Don't judge a book by its cover. Garstin Bastion Road, better known as, GB Road, looks like any other market in the older parts of Delhi. But still, you meet people asking you not to wander because it's unsafe. 

One man told me,

Don't go right now. Come in the morning. There are drunkards walking around looking for their pick. They might confuse you to be one. 

For those of you who don't know what GB Road essentially is... it's home to Delhi's largest red-light area. I felt highly uncomfortable around men who were 'worried' about my well-being. 

They were playing cards when my photographer struck a conversation with them. When he went a little ahead, the man hit my arm and repeated,

There are men who could do that to you right now. Don't go. Come early tomorrow. 

We met a sex-worker on the road, crushing gutka on her palms before she put it in her mouth to chew. We told her how unhealthy a habit it is and she said,

You just get used to some things... get addicted. Like I am addicted to my work. It has been 10 years since I have been working. I like it now. 

I spoke to some who told me they are looking for a way out of this business. But there's no way of earning, if not like through prostitution. One sex-worker I met, told me that even when they go out to find work, when people get to know that they are from GB Road, their attitude changes. She said,

Those who hire us want us to have sex with them, for free, when they find out that we worked at G B Road earlier. It's really embarrassing.

I think this was when she felt I was being 'sympathetic' towards her, it irked her perhaps and she refused to talk any further. She walked back to the entrance of the brothel to get back to work.

There were all sorts of men walking up to me to ask me my rate, trying to get handsy. I guess, the men I met at the beginning, weren't wrong after all. I was scared, I felt defenseless, I kept questioning my decision of going to GB Road after dark and I couldn't wait to leave. 

But there were times when I felt safe - times when I was with the sex-workers. They paid extra attention to not let the men say or do something to me. They saved me from the prying eyes of the men hanging around. The company of a man, my partner, didn't stop the men from making me feel uncomfortable, but they didn't dare come too close when I was standing with these women. 

And suddenly I thought maybe they run the place, getting customers of their choice and enjoying the ownership of their body. However, they brought me out of my daydreams,

We live like shit. Even when customers misbehave with us, the police beats us up because they think we have no rights because we are filthy. Ganda kaam karrte hain. There are girls who have customers, who they think are their boyfriends, because they pay the madam in lumpsum for her and earn her body. Mostly these men do it because they don't want 'their women' to sleep with others. Kahaan kuch karr sakte hain hum aise mein?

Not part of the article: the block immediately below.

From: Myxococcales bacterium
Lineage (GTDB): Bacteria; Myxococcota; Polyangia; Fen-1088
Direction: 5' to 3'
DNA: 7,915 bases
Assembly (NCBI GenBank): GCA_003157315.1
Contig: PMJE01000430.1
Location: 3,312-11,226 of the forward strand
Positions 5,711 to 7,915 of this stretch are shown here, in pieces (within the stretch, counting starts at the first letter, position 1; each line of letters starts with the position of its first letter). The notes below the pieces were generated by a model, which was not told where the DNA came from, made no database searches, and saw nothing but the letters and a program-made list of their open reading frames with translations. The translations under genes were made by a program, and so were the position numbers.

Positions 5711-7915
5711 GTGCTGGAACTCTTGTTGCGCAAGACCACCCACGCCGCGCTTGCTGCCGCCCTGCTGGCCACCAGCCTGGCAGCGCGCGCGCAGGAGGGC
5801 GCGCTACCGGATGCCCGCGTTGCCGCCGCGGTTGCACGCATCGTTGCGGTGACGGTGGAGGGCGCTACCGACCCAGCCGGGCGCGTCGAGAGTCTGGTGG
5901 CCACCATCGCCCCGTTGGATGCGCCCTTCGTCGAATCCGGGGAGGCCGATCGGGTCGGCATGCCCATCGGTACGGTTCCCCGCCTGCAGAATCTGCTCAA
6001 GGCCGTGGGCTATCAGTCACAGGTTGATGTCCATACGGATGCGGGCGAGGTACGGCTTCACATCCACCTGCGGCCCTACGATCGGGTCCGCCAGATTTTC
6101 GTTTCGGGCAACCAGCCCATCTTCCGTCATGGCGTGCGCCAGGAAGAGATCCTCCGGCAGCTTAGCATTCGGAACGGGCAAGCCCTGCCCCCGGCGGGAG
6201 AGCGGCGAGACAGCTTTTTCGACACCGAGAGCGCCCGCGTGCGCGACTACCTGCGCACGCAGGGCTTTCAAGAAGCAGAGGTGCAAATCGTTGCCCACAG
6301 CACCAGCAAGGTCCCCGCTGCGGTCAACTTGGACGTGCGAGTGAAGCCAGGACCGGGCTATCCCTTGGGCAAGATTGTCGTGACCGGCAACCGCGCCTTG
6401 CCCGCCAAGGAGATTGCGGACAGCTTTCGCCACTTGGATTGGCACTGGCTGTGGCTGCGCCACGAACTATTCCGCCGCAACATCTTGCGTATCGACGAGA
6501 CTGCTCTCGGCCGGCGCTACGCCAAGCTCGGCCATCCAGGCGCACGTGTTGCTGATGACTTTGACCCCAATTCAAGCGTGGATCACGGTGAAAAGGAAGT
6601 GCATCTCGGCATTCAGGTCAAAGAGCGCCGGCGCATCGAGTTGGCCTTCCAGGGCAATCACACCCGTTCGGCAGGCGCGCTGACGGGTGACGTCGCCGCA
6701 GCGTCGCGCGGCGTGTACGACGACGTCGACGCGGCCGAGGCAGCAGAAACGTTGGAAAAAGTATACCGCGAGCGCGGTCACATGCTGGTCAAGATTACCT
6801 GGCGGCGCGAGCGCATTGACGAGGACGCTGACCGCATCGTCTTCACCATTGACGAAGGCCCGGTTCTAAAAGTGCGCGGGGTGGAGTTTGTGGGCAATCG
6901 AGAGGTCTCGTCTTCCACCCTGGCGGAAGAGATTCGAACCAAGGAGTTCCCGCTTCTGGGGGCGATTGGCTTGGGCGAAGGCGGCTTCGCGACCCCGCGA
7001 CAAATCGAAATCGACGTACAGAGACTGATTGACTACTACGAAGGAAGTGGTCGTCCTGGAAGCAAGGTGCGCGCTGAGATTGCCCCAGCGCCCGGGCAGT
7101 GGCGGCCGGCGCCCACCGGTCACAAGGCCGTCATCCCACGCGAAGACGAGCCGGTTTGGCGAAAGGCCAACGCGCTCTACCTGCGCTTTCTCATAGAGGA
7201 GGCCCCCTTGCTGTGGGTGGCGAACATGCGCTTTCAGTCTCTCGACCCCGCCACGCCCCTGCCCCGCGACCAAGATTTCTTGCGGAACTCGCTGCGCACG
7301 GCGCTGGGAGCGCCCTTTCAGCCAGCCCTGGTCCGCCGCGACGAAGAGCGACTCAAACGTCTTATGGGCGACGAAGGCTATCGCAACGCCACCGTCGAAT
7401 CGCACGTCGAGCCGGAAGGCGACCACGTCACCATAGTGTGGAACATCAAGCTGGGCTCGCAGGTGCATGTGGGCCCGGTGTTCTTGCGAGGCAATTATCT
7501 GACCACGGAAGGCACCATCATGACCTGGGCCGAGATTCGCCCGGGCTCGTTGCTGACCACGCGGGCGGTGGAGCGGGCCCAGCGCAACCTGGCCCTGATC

While there is no doubt that these women suffer, the men on the road had a different story to tell. They told us that the police don't ever listen to 'these prostitutes' (should have seen the disgust one his face), because they deserve it. One of these men said,

They would steal everything on you if you go there and are scared. Half the men don't even go to police station as they think the police will make fun of them. Which man wants to admit being mugged by women, by prostitutes?

I can't be a judge of who was right and who wasn't, but from what they told me, I know that they are denied basic rights cause of their address and their implied profession. Because of the negativity associated with G B Road, the women living there were not able to open bank accounts, get ration cards or Aadhar cards. 

A Supreme Court panel was formed in 2011, to look into the status of sex workers in the country. Last year, they recommended that sex work should be given legal recognition in India to emancipate the women living a life of perennial indignity. 

The recommendations included issuance of ration cards and voter IDs, admission to the children of sex workers government schools, rehabilitation be made a right for those who seek it. The panel also recommended that a scheme should be made to protect, rehabilitate, provide livelihood alternatives, and prevent re-trafficking of sex workers.

In 2014, the Election Commission decided to change the address on the voter ID cards of the residents of G B Road - that until then read just GB Road - to it's official name, Swami Shraddhanand Marg. The women, however, feel this change hasn't helped much. One sex-worker told us,

No one comes to ask us for votes. No one wants to make us any promises at all- fake or real. We have voter ID cards and thanks to EC, we can cast our votes now, but what's the point, really?

The women know their line of work will never be accepted by the society, the way the society perceives it will remain the way it is. But they hope the government helps them enjoy their basic rights, as human being and Indian citizens. 

All photographs were clicked by Ahmed Kamal for ScoopWhoop.

Source for the feature.